Man o'War by Rayne Ayers-Debski

From the window of our cottage on Florida Bay, my husband Jake watches the November sun sink. With his good hand, he touches the glass as if to try to stop it. I’m sitting on the couch behind him, one leg tucked under the other. I don’t want him to see me watching—since his stroke he’s uncomfortable with my premature grief—so I lower my head closer to my knitting.

 “No crying, Jane,” he says.

The blanket I’m building is an amalgamation of thirty years of leftover yarn: pink and yellow and blue from the kids’ sweaters, red from my scarves, and grey from Jake’s socks. It’s done except for the binding. Working on it has kept me busy in the evenings and given me an excuse to hang onto our lives. “Remember this color,” I say. “I used it for that sweater I made for Kim when she went to Maine.” Sometimes he plays along.

Tonight he picks up his glass of Haig & Haig Pinch and drains it. In his earlier years he was leonine. “No eulogy, rosary or flags,” he says.

“Got it,” I say, unwilling to meet his eyes. Instead I look past him a couple hundred yards to the shadow of the barrier island where we used to go for picnics, our feet skirting the washed up man o’wars, their blue, luminescent bodies and venom-filled tentacles strewn along the beach.

I pack up my knitting to preclude what I know is coming next, but I’m not fast enough. “Lay my body on the boat,” he says. “Push it into oblivion.” He wants gulls to sing hymns, salt to anoint his wounds; sun to burn the body that has betrayed him.

I nod as if I will do this. We both know I won’t. With his cane for support, he shuffles to the patio door, his left side an unwanted anchor. “Useless,” he says stepping onto the patio. I don’t know if he’s talking about me or him.

I do know better than to follow him outside. Let him do things for himself the doctors said. Make him food he can’t choke on, exercise his limbs, play word games. For the last six months I’ve grilled tilapia, poured glasses of pinot gris, and rubbed his legs with herbal stimulants. My best friend Kathryn said to forget about sex, but still I press my body against his, stroke him, and take his weakened penis in my mouth. He is twenty years older than me, and he’s the only one I’ve listened to for thirty years, but now I cannot do what he wants. The only thing I can do is let him sit on the dock in the moonlight and listen to the water urgently lap against his fishing skiff. I pour myself a glass of scotch and settle into bed with a book.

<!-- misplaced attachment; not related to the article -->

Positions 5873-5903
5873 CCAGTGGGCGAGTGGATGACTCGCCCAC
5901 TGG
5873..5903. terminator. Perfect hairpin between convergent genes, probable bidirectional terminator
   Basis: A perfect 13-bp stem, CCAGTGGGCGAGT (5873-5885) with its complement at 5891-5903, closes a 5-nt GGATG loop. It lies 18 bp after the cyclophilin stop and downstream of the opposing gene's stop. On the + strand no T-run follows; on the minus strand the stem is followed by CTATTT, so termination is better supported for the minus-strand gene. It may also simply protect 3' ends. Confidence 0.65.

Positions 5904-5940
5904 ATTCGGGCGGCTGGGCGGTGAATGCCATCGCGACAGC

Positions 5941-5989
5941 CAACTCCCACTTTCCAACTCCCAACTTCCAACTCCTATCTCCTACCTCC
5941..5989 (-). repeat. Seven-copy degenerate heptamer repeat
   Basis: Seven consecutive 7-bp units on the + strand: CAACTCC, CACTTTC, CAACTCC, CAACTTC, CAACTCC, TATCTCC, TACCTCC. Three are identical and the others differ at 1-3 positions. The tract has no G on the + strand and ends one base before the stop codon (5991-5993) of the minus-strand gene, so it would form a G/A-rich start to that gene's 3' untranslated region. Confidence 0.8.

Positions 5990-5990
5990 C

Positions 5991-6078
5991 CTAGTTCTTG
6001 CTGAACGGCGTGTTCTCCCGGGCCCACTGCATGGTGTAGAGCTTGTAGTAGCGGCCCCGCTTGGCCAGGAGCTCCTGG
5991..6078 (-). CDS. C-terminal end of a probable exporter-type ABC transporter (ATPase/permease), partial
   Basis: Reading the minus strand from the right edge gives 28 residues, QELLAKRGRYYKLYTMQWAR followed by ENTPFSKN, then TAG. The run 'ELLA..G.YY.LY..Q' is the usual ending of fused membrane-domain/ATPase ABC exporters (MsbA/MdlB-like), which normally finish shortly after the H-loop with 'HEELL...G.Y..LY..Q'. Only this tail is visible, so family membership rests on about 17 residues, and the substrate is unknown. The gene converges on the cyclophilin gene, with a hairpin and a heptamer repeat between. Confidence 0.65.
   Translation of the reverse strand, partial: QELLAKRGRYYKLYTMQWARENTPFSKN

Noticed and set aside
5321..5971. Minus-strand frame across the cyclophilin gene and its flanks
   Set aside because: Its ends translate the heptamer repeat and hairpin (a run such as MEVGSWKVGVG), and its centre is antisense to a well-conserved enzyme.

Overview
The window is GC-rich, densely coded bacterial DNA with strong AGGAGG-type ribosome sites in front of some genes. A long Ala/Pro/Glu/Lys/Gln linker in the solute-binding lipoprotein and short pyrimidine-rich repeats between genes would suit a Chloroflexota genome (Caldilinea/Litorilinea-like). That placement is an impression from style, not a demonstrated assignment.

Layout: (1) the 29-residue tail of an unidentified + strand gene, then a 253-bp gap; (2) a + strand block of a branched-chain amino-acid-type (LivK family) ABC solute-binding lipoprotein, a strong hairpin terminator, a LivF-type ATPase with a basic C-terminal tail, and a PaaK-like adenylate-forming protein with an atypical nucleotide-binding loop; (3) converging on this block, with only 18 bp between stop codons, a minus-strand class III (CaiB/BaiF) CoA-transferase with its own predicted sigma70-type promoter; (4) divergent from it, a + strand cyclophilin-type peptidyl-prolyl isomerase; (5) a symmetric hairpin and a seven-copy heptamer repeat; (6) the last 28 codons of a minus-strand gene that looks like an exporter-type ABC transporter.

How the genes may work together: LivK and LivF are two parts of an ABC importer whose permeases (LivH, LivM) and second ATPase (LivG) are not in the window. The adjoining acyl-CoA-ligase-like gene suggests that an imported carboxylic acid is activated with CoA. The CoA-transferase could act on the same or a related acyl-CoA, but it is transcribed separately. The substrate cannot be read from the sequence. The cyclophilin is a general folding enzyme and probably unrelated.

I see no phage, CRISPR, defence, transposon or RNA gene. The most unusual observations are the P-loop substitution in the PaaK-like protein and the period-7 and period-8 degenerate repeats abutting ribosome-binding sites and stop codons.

At dawn, the gulls awaken me with their bickering. I reach beside me. Nothing. I sprint into the living room and out to the dock. His boat is gone. My heart threatens to tear through my chest; my head pounds so hard everything is shrouded in black. I listen for a small boat engine and hear nothing. I shove the dinghy and oars into the water and row toward the island. With every pull of the oars I’m more and more afraid. Why wasn’t I more vigilant? Why didn’t I hide the boat keys? An osprey’s scream pierces the air; the incoming tide tries to push me back home. Sweat pours down my face until I’m certain I’m nothing but salt. I can finally make out sandpipers darting through the tidal pools ahead of me.

On the lea side of the island, our skiff dances unmoored in the water. It’s empty. I exhale and wipe my face with my shirt sleeve. My neck is stiff and my shoulders ache. My hands are numb from rowing. A heron picks his way along the shoreline. And then I see it, the rows of pinks and blues and greys atop a hump in the sand.

Slowly I row the dink ashore and step out, careful to avoid the man o’wars. His slack body is peaceful. In the grey light his face looks youthful, and he’s Jake, the man who brought home my favorite ice cream, who taught me to swing dance, and who guided my hand on the tiller to keep us on course. I lower myself down next to him and cover us both with the blanket. Gently I brush the sand from his face. I hope it’s enough.



© Rayne Ayers-Debski, 2016

Rayne Ayers-Debski is the author of numerous short stories. Her work has appeared in Mslexia, The Summerset Review, Necessary Fiction, flashquake, and other print and online publications. She is the editor of two anthologies published by Main Street Rag. She grew up in NJ and Florida. After years of corporate anxiety, she now spends time working on a collection of stories or hiking the Appalachian Trail. She lives in Pennsylvania with her husband and two dogs.

Man o'War was read by Kristin Calgaro for the Short & Sweet Flash Fiction edition on 3rd August 2016